“Not everyone is going to like you.” That used to be the worst thing someone could have said to me. I was a type-A, people pleasing SOB. All I wanted was for everyone to like me. And if they didn’t like me, I was going to figure out a way for me to change their mind. I was determined to be liked by everyone! (That is probably why I won the homecoming crown in college! #humblebrag #totallynot #improudofthat #prayformyheart#totallynotimportant)
The thing about having everyone like you is that usually means you have next to no opinions about stuff, or at the very least you aren’t voicing them. It’s a relatively peaceful existence, to be sure. I was able to keep this very non-committal stance on most issues because I believed peace was more important than being right. Which, again, to a degree, is a good sentiment. But when taken too far, when you are too passive, injustice is able to reign.
When I came out, I thought I was ready for the response from people hating on me. I’ve had a ton of people saying that I need to repent and all that stuff. I’ve had people call me a false teacher and satan. Again, I can handle. What’s been hard has been the response from people who say the following:
“I love you, but…”
…but, I disagree with you.
…but, I think your believing a lie.
…but, I you’re living in sin.
…but, I you’re on a slippery slope.
Here is the deal with the sentiment, “I love you, but…” This tells me that we don’t have much of a relationship to start. This tells me you haven’t once engaged with my story. This tells me that you aren’t really interested in hearing what Jesus is doing my life and more interested in pointing out the sin in my life and trying to save me from myself.
Guys, I’m saved by the grace of God. Moot issue.
I get that our theologies are different. I get that the way we interpret scripture is different. So what? Jesus is bigger than our differences, and if He’s not, then we should seriously rethink our whole faith system.Click To Tweet
Jesus didn’t go up to the crowds and say, “I love you, but all of you are sinners.” He said, “I love you because you are sinners.” A friend of mine, Jeff, said one time that God doesn’t love us because we are lovely, but that we may become lovely.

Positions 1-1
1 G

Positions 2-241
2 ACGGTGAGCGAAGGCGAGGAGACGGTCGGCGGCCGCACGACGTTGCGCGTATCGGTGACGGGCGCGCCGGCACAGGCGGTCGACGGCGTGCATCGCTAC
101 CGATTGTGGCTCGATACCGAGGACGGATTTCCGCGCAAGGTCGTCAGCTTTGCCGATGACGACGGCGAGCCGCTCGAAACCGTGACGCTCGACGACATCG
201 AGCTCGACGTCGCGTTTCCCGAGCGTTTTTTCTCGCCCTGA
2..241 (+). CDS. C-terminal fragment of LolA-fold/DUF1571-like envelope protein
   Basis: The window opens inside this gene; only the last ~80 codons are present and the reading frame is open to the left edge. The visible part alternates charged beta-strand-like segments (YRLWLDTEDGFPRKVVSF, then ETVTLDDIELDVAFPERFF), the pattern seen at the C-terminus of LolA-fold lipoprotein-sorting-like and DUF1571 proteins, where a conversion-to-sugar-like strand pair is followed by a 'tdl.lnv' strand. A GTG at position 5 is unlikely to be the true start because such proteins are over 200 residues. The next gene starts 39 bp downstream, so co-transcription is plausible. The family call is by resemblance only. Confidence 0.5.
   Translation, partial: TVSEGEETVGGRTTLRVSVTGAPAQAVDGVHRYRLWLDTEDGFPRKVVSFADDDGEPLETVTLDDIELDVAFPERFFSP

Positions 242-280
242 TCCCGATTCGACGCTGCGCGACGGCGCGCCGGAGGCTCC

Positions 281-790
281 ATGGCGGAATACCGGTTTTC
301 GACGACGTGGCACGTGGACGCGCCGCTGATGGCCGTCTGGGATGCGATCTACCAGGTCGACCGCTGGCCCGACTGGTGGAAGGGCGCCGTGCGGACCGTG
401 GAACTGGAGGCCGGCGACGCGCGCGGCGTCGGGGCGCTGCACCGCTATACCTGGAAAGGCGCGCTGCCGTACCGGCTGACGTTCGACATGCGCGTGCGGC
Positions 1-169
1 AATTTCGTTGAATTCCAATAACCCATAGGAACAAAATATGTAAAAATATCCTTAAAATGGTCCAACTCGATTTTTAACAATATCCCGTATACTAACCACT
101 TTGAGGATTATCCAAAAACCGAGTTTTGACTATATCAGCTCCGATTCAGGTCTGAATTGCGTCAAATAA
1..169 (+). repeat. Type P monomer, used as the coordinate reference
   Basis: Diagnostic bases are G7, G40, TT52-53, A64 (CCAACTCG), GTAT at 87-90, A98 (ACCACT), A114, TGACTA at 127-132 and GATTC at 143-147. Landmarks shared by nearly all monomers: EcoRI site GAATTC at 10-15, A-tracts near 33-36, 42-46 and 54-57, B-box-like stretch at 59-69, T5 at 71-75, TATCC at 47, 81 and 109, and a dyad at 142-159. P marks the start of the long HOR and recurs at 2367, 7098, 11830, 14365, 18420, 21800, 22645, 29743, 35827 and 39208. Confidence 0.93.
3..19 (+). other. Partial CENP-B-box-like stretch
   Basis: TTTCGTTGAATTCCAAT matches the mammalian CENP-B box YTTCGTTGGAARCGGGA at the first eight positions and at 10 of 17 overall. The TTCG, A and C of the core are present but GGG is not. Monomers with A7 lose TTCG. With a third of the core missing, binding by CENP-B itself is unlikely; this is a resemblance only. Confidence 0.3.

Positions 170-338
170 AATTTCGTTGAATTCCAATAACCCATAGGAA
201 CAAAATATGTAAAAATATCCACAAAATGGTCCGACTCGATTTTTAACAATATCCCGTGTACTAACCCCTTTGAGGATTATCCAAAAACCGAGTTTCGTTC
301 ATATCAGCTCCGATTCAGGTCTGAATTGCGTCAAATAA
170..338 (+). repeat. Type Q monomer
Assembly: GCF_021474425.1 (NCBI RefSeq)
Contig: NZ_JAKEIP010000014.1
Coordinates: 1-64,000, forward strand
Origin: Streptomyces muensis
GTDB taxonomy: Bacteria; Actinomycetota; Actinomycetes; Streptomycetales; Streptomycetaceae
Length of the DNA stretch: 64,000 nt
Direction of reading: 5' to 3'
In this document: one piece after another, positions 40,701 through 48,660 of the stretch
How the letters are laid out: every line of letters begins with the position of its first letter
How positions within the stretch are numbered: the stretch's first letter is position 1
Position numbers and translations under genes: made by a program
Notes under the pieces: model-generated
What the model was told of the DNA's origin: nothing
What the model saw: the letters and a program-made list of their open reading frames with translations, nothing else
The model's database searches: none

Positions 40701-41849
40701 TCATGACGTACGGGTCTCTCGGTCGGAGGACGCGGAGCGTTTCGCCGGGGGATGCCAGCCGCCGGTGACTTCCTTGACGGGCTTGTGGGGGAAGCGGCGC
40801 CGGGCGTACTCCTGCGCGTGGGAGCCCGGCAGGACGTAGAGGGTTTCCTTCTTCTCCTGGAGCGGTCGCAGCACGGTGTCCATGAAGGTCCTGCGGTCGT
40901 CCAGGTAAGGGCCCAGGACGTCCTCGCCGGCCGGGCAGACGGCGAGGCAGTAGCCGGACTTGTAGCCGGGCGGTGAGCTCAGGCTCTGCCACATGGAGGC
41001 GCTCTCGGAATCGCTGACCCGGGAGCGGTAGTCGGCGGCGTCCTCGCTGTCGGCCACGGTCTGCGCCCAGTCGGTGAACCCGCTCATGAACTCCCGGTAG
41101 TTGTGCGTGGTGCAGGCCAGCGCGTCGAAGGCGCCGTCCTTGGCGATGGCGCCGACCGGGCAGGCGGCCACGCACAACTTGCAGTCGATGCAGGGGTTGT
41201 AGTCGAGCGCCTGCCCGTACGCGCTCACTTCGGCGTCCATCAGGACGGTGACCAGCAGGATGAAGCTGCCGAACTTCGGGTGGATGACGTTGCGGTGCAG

And, sure, I’m not perfect. I’m far from it, and I won’t pretend to have it all figured out. But I know that the love of Christ doesn’t have a “but” in it. The statement should be, “I love you and…”
…and I want to explore this more with you.
…and I believe in who God created you to be.
…and nothing can stop my love for you.
…and I’ve got questions.
That’s where friendship grows. It’s a journey of love, understanding, and letting people explore who God created them to be on their terms. And if you can’t handle it, don’t try to.
If your friendship can’t withstand a difference in theology, you didn’t have much of a friendship to begin with.
It sucks to lose friendships. It sucks to have my family look at me a touch differently than before. It sucks to discover that your friends only wanted to be in your life if you lined up with what they thought was good or true. And what will suck that a good chunk of the people I still have managed to hold on to despite our differences will refuse to come to my wedding day because of their convictions. They’ll refuse to participate in the lives of my future children because they’ll say I’m unfit to be a parent with a same-sex partner.
But if that’s the price of being myself before God and man, so be it.
My friend, Melissa Hawks, wrote this status on FB today, and I think it’s a word for us all:
Stop living your life afraid everyone is going to leave and start being okay if they do. That’s how you find your ride and dies.
That’s what I’m searching for. I’m finding my people. People who love me.
Love cannot come with conditions or fit within your safe parameters. Jesus dared to love the most rejected people. I think you can dare to do the same.